ARIES-CS Project and Review Meeting Minutes
4-5 October 2006
Princeton Plasma Physics Laboratory
Documented by L. Waganer
Ref: Agenda and Presentation Links: Project and Review Meeting Agenda
Welcome - Mike Zarnstoff welcomed the ARIES team for the project meeting. Thanks to Mike for hosting the meeting and providing the refreshments.
Status of ARIES Program – Les Waganer reviewed the agenda that had the review presenters giving dry runs with supporting presentations that supported the review presentations. Farrokh Najmabadi reviewed how the formal meeting would be conducted and the formal charge to the panel.
Compact Stellarator Reactor Physics Basis
Preview of Physics and Coil Presentation - Long Poe Ku discussed the ARIES-CS baseline plasma and coil configuration (ARE) that is related to the NCSX baseline configuration (3 field periods, aspect ratio of 4.5, QAS, and major radius of 7.75). This represents the smallest size plasma and coil configuration that satisfies the engineering solution. The physics parameters are quite favorable for this configuration and generally agree with projections from current experiments. Long Poe showed the latest divertor configuration, field line intersections with the plates, and heat flux peaking factors. This plasma and coil configuration moves stellarators closer to tokamaks in aspect ratio and major radius (and competitiveness). Long Poe also discussed alternate plasma and coil designs that are being evaluated (MHH2 and SNS families).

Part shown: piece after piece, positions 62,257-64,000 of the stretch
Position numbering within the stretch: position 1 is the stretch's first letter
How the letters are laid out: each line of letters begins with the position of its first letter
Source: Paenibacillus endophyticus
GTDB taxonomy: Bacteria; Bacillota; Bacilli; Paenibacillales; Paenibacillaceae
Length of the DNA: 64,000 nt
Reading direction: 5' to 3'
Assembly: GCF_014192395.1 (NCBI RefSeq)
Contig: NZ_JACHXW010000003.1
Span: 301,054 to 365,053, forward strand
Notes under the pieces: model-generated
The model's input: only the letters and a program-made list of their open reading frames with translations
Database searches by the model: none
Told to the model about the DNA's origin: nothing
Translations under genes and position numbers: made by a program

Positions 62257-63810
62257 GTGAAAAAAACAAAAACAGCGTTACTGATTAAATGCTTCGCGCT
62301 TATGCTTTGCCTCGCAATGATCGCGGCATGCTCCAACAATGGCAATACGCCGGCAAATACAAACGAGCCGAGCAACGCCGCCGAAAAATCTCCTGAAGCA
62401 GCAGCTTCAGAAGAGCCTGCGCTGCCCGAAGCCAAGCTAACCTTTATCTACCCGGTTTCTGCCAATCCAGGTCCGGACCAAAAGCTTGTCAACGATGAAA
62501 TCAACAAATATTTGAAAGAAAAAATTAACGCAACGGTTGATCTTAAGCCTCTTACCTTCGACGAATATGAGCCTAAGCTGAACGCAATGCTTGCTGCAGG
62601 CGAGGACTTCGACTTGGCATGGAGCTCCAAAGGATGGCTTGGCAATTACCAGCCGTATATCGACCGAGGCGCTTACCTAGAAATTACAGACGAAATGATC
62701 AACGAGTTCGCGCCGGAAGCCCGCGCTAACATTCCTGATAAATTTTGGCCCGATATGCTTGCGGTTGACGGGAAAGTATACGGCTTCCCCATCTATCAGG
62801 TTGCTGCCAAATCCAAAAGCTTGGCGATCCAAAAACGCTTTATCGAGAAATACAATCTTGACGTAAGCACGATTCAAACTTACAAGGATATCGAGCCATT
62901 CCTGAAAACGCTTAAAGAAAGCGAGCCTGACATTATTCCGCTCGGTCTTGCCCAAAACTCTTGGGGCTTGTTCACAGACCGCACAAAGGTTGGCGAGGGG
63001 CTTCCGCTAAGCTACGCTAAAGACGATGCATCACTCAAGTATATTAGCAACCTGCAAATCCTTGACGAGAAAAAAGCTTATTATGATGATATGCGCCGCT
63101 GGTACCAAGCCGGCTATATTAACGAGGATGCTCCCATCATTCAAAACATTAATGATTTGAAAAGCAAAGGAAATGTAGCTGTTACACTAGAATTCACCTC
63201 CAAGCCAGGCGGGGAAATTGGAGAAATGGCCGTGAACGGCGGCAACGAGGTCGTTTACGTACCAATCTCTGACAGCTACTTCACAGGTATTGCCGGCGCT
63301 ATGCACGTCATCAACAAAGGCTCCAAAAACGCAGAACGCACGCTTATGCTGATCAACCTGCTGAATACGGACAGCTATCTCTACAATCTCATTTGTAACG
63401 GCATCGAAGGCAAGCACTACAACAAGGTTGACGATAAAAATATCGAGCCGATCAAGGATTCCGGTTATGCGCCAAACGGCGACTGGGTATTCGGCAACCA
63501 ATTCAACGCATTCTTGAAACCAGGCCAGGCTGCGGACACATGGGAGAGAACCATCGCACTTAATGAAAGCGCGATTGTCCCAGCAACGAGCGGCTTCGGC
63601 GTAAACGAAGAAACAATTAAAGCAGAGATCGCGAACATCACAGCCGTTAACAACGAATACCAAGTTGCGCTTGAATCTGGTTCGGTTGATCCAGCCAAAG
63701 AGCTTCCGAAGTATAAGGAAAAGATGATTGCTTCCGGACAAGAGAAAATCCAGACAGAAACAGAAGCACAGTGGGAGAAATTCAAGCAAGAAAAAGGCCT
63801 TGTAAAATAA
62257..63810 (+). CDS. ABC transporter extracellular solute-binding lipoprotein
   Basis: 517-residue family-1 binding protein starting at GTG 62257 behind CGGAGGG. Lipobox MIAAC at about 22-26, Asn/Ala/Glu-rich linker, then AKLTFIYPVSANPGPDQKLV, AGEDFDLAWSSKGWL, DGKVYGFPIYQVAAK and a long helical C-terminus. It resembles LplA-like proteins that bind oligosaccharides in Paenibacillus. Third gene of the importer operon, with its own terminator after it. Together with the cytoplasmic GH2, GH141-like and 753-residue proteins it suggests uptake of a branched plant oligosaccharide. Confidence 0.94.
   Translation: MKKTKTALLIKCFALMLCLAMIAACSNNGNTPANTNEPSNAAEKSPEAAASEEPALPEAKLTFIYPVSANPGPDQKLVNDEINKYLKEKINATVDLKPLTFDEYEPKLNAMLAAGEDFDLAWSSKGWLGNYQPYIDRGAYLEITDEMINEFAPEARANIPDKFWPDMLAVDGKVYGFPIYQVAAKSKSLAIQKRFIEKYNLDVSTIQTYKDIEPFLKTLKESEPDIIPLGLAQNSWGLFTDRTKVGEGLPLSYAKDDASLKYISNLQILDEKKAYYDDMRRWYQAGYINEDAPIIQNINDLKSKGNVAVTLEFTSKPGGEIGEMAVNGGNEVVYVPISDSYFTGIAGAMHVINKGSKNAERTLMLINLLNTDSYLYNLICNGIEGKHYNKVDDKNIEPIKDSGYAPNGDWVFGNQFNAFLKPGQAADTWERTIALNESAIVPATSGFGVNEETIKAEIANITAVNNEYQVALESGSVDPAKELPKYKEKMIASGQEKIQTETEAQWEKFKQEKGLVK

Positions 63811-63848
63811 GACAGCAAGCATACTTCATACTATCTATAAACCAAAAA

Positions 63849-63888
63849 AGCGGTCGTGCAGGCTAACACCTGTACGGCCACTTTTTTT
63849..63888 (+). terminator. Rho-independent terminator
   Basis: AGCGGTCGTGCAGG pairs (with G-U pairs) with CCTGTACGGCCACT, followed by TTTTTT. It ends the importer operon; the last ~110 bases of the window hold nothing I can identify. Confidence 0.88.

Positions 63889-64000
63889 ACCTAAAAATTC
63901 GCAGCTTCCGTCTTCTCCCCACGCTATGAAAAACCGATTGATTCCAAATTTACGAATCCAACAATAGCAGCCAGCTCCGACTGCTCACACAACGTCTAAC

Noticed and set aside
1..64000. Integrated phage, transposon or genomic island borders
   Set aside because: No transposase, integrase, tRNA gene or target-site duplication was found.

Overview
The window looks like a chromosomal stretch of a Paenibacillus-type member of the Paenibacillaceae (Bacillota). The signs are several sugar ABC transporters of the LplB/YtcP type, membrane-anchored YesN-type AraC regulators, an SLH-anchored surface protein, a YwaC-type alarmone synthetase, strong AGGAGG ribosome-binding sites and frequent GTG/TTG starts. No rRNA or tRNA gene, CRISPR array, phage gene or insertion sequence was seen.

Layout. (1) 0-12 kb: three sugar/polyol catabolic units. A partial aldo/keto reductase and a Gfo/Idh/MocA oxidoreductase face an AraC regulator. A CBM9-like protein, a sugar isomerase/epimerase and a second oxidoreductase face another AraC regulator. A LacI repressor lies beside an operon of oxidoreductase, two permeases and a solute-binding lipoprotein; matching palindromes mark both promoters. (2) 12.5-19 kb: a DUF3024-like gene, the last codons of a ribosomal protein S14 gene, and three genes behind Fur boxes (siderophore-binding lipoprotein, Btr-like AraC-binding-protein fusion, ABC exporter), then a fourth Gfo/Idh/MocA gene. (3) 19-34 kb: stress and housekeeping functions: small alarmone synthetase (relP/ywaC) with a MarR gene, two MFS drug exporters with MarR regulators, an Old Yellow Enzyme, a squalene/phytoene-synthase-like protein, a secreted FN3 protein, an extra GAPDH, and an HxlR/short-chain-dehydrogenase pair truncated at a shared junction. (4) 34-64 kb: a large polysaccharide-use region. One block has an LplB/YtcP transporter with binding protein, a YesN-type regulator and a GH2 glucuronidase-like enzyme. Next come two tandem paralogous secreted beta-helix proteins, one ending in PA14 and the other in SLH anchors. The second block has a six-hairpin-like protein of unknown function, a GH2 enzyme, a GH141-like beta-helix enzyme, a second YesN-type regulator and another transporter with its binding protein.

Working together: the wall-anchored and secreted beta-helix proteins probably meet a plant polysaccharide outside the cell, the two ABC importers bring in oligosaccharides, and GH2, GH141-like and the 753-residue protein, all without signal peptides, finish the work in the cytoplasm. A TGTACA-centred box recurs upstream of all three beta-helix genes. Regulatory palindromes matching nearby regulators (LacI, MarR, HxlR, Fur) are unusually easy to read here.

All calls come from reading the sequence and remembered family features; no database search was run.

Beta Performance Limits (Terpsichore Analysis - Alan Turnbull indicated his analysis shows the ARE plasma is very stable at the baseline beta of 4.06%. The stability probably depends on profile and shape parameters. The 3/2 modes are predominately unstable when iota equals 2/3 surface enters the plasma edge.
Compact Stellarator Reactor Integrated Systems Assessment
Determination of ARIES-CS Plasma & Device Parameters and Costing - Jim Lyon examined the major factors that determined the ARIES-CS parameters, namely plasma aspect ratio, wall surface area, minimum plasma to mid coil distance, minimum coil to coil distance, and total coil length. The major radius depends on the available plasma-coil space and the neutronics results. Jim examined the optimization capabilities and the results obtained (costs, geometries, and magnetic field strengths). Jim summarized the baseline parameter results (costs and system performance) and compared these values to prior design results. He also examined sensitivities to key performance parameters.
Compact Stellarator Power Core Engineering Assessment